How to build the Sandpaper Storage Station
I had sandpaper all over my shop. Some orbital sander and sheet goods hanging on my french cleat system. I had a tool box drawer full to the top of random grits of 9×11 sanding sheets. It was time to get this all under control. So I set out this weekend to make a sanding storage station.
The first step is to cut the sheet goods down to their final dimensions. (You can download the plan file attached to this article for a detailed parts list, cut list, and set of dimensions.) You’ll probably want to use some cabinet grade plywood and some material of your choosing to use as shelves. Since this is just shop furniture I chose cabinet grade pine and hardy board from the local big box home improvement center. You could certainly use solid wood for this if you desire. Or you could use iron-on edge-banding if the plywood plies showing bother you.
Follow that up by cutting rabbets. We will need to cut one each along the top and bottom of the back and sides. In addition, make a rabbet on one side of each side panel. Since most dado stacks do not go down to less than 1/4″ inch in width, use your regular blade and cut dados every 1″ down the entire length of the side and back panels. This will be for your shelves. You’ll probably want to make them a little loose to allow the shelves to slide in and out a little easier. You can do this by recutting each slot at the 1 1/32 inch mark (giving you a 5/32 dado cut.
Assemble it using wood glue and brad nails. I get asked a lot about why I don’t just use screws or use brad nails only. There’s this thought out there that somehow those items are stronger than wood glue. The truth is wood glue is incredibly strong. In fact, in most cases its stronger than the wood you are gluing together. Brad nails will pull out over time. I use brad nails to hold everything together while the glue dries. This allows me to move on to the next step without clamping and waiting for the glue to dry. This isn’t ideal in every situation, but in cabinets making for the shop it is more than satisfactory. But the bottom line is that brad nails alone would fail very quickly.
I used a simple Home Depot bucket as a template to mark slight curves out of the hardy board shelves. After cutting them out, this will make it easier to grab the sandpaper out of the shelves when the unit is hanging on the wall or french cleat. Of course, you could use a compass to do this if you have one. Even a string and a pencil will work. I cut it out using the bandsaw and then removed the scuff marks on the edge of the belt sander (you could easily do this by hand with a sheet of paper or on a spindle sander). Hardy board sands quickly. Be sure to wear that dust mask though!! That stuff is terrible for your lungs.
Using the dados we cut earlier at every one inch along the sides and backs of the unit, you can adjust the shelf heights to whatever suits you. You could put a shelf in every inch if you like. This also gives you plenty of room to expand in the future should you purchase a new grit of sandpaper you don’t normally keep. All you would need to do is make another shelf.
After shooting the video, I decided to go ahead and make a T-Shelf (included in the plan files) to allow me to better store my orbital sander discs. This is just another couple pieces of scrap plywood and some halved hardy board shelves.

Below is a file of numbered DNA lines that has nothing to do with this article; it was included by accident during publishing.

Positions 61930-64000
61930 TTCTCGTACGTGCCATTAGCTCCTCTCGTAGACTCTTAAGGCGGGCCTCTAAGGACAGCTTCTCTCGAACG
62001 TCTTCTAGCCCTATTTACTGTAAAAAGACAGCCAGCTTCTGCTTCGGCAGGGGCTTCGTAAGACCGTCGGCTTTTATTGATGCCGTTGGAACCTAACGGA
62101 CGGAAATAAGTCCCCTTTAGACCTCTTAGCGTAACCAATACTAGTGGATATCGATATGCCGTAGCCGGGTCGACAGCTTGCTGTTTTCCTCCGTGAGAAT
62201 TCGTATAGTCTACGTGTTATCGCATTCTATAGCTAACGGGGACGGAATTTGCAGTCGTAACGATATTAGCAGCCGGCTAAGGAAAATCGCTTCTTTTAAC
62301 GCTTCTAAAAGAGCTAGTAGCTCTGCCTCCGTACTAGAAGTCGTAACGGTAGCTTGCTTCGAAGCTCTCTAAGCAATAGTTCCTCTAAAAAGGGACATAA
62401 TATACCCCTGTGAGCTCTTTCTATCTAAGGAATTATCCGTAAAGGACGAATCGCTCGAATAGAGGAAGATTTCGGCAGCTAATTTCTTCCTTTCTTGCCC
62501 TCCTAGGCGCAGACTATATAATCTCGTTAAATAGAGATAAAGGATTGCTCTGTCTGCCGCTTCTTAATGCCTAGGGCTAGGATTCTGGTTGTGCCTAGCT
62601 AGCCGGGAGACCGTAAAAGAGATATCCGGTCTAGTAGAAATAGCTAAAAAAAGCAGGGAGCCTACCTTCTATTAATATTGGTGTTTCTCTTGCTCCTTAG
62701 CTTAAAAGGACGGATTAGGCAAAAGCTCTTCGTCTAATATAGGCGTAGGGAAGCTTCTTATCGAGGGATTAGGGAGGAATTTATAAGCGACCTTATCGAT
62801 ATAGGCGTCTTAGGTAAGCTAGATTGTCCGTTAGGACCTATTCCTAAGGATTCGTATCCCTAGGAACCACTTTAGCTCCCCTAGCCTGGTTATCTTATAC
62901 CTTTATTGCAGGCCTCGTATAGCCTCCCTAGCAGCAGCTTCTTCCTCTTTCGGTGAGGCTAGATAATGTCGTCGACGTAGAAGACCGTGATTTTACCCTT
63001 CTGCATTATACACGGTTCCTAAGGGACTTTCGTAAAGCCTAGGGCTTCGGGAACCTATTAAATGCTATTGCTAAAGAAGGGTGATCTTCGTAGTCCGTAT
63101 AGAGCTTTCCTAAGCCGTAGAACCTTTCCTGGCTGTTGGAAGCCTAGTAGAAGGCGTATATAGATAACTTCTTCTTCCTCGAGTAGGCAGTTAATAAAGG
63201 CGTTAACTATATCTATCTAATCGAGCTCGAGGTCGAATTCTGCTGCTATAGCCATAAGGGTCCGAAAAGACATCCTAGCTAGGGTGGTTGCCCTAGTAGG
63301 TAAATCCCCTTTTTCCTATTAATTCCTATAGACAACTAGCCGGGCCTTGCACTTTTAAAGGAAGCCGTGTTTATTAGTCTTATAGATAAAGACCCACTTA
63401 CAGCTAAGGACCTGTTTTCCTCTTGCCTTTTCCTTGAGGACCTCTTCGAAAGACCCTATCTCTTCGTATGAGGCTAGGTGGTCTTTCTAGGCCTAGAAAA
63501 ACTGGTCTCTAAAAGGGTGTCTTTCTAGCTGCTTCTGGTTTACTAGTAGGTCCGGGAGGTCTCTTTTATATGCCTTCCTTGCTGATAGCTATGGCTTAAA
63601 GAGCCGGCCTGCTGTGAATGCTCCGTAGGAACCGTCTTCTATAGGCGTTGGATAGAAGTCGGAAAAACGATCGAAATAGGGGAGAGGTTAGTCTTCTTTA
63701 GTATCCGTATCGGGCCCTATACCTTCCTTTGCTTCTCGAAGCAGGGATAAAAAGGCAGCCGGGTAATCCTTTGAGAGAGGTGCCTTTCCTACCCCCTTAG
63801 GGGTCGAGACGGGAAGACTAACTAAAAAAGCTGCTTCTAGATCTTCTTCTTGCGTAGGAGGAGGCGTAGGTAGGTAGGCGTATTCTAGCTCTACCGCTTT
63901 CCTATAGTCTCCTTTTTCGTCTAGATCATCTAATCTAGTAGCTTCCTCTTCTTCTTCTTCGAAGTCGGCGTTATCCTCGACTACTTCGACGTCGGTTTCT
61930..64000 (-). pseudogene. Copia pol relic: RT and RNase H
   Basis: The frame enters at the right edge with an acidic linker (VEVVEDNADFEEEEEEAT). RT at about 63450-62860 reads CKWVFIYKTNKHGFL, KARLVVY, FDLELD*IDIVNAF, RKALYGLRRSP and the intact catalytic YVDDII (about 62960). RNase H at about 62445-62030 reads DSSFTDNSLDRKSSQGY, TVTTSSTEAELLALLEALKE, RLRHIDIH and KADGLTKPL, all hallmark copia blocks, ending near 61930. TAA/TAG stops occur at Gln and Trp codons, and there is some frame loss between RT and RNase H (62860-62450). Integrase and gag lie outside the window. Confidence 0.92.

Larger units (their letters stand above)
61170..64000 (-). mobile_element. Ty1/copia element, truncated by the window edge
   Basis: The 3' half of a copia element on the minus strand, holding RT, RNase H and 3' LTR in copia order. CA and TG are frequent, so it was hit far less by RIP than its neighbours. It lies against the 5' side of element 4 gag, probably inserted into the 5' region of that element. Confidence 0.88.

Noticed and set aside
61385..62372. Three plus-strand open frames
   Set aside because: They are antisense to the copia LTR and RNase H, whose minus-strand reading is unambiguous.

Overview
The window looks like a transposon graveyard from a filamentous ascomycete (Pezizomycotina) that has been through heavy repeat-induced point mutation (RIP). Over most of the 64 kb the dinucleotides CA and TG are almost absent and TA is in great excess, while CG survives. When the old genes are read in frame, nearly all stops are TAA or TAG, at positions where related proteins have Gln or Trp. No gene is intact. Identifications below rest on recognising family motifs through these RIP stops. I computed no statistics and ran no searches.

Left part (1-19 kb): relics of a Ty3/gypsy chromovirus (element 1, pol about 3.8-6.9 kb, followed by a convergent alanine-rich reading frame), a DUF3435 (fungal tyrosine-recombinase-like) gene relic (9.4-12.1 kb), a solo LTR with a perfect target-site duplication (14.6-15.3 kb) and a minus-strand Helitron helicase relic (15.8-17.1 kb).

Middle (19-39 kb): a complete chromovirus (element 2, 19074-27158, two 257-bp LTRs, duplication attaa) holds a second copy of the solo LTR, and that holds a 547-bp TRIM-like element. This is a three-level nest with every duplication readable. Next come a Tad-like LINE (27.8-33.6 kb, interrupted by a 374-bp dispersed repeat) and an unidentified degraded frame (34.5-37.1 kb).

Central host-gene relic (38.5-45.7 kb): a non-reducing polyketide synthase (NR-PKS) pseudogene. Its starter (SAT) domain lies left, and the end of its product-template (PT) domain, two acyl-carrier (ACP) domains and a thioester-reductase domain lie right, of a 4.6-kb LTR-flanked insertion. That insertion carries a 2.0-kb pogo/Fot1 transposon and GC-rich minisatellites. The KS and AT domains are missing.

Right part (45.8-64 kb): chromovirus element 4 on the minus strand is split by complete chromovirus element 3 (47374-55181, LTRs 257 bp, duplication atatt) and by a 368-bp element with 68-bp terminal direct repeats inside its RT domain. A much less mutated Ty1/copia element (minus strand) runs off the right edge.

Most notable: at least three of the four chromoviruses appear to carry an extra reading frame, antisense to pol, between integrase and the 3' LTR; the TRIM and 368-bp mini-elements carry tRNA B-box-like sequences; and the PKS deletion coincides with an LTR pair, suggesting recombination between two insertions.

I hope you make and enjoy this project! Be sure to send me a picture on my Facebook page. I love seeing those! It makes my day!
Hey guys! It’s Mike from The Geek Pub. And on this episode I’m going to show you how to make this sanding storage station, inspired by the one Nick Ferry built.
So I have all of my sandpaper hanging on the wall on a French cleat, and I have bunch of it shoved in the drawers of my toolbox and my workbenches and today it’s time to make something that’s a little bit more organized and takes up a whole lot less space.
So I am going to start by cutting the sides and the back and I am going to cut them from this single sheet.
And now using the Dado stack I’m going to cut rabbets on all three sides of the side pieces.
So I’ve decided rather than using the Dad stack I’m just going to use my regular blade and I’m going to cut two slots. Once at every inch increment and one at every inch and one thirty-second increment. That will give me a little bit of slack to let these parts slide through.
So I am going to put everything together with glue and brand nails. I get asked a lot in the comments section why I don’t just use brad nails and the truth is the opposite is actually true. The glue does all the work. In fact the glue is stronger than wood. The brad nails are just there in order to hold it together long enough for the glue to dry and it allows me to move on to the next step.
So just to make sure that all of these slots line up I’m going to use a piece of the hardy board that will be the shelves when we’re done.
So as I mentioned before I am just going to use hardy board for the shelves.. It’s cheap and it will last a long time.
So I’m just going to use this paint bucket to draw a curved line. This will allow me to better grab the sandpaper when I want to remove it. And with all of them held together using carpet tape, I’m just going to cut them out on the bandsaw.
So all that’s left is to just insert these into the tracks.
Alright so that is all there is to it. So originally I was only going to have these large shelves, but after making the video and seeing it in action I really realized I needed to double my space for my orbital sander disks. So I went ahead and built this little “T” shelf. If you like this project you can find the plans on my website at www.TheGeekPub.com. And if you haven’t been over to Facebook go over to Facebook.com/TheGeekPub and hit that like button.
Thanks for watching!